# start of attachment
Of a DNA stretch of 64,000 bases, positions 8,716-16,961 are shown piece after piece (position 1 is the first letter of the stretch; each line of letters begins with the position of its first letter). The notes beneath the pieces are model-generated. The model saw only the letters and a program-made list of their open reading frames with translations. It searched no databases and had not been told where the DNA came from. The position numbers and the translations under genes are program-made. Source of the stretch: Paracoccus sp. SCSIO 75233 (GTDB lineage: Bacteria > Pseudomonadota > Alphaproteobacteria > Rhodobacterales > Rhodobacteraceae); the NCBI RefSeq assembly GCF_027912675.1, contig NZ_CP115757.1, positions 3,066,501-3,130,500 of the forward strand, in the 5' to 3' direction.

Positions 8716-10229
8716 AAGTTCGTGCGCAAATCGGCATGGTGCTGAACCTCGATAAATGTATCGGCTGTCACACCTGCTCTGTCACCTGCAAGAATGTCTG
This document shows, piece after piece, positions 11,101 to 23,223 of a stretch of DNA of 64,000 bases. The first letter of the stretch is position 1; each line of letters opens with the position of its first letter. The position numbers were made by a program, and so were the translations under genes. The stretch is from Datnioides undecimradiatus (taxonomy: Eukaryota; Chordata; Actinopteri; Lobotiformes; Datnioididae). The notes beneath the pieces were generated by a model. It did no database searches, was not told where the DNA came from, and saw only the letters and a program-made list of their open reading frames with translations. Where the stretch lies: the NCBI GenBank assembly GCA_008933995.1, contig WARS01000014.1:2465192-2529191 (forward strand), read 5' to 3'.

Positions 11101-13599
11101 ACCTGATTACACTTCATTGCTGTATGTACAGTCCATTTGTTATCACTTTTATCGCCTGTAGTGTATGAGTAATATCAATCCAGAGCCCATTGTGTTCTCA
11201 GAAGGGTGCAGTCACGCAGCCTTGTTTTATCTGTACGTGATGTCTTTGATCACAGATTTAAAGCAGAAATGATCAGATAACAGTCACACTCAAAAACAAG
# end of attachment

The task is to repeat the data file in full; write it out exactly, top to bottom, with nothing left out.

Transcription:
Of a DNA stretch of 64,000 bases, positions 8,716-16,961 are shown piece after piece (position 1 is the first letter of the stretch; each line of letters begins with the position of its first letter). The notes beneath the pieces are model-generated. The model saw only the letters and a program-made list of their open reading frames with translations. It searched no databases and had not been told where the DNA came from. The position numbers and the translations under genes are program-made. Source of the stretch: Paracoccus sp. SCSIO 75233 (GTDB lineage: Bacteria > Pseudomonadota > Alphaproteobacteria > Rhodobacterales > Rhodobacteraceae); the NCBI RefSeq assembly GCF_027912675.1, contig NZ_CP115757.1, positions 3,066,501-3,130,500 of the forward strand, in the 5' to 3' direction.

Positions 8716-10229
8716 AAGTTCGTGCGCAAATCGGCATGGTGCTGAACCTCGATAAATGTATCGGCTGTCACACCTGCTCTGTCACCTGCAAGAATGTCTG
This document shows, piece after piece, positions 11,101 to 23,223 of a stretch of DNA of 64,000 bases. The first letter of the stretch is position 1; each line of letters opens with the position of its first letter. The position numbers were made by a program, and so were the translations under genes. The stretch is from Datnioides undecimradiatus (taxonomy: Eukaryota; Chordata; Actinopteri; Lobotiformes; Datnioididae). The notes beneath the pieces were generated by a model. It did no database searches, was not told where the DNA came from, and saw only the letters and a program-made list of their open reading frames with translations. Where the stretch lies: the NCBI GenBank assembly GCA_008933995.1, contig WARS01000014.1:2465192-2529191 (forward strand), read 5' to 3'.

Positions 11101-13599
11101 ACCTGATTACACTTCATTGCTGTATGTACAGTCCATTTGTTATCACTTTTATCGCCTGTAGTGTATGAGTAATATCAATCCAGAGCCCATTGTGTTCTCA
11201 GAAGGGTGCAGTCACGCAGCCTTGTTTTATCTGTACGTGATGTCTTTGATCACAGATTTAAAGCAGAAATGATCAGATAACAGTCACACTCAAAAACAAG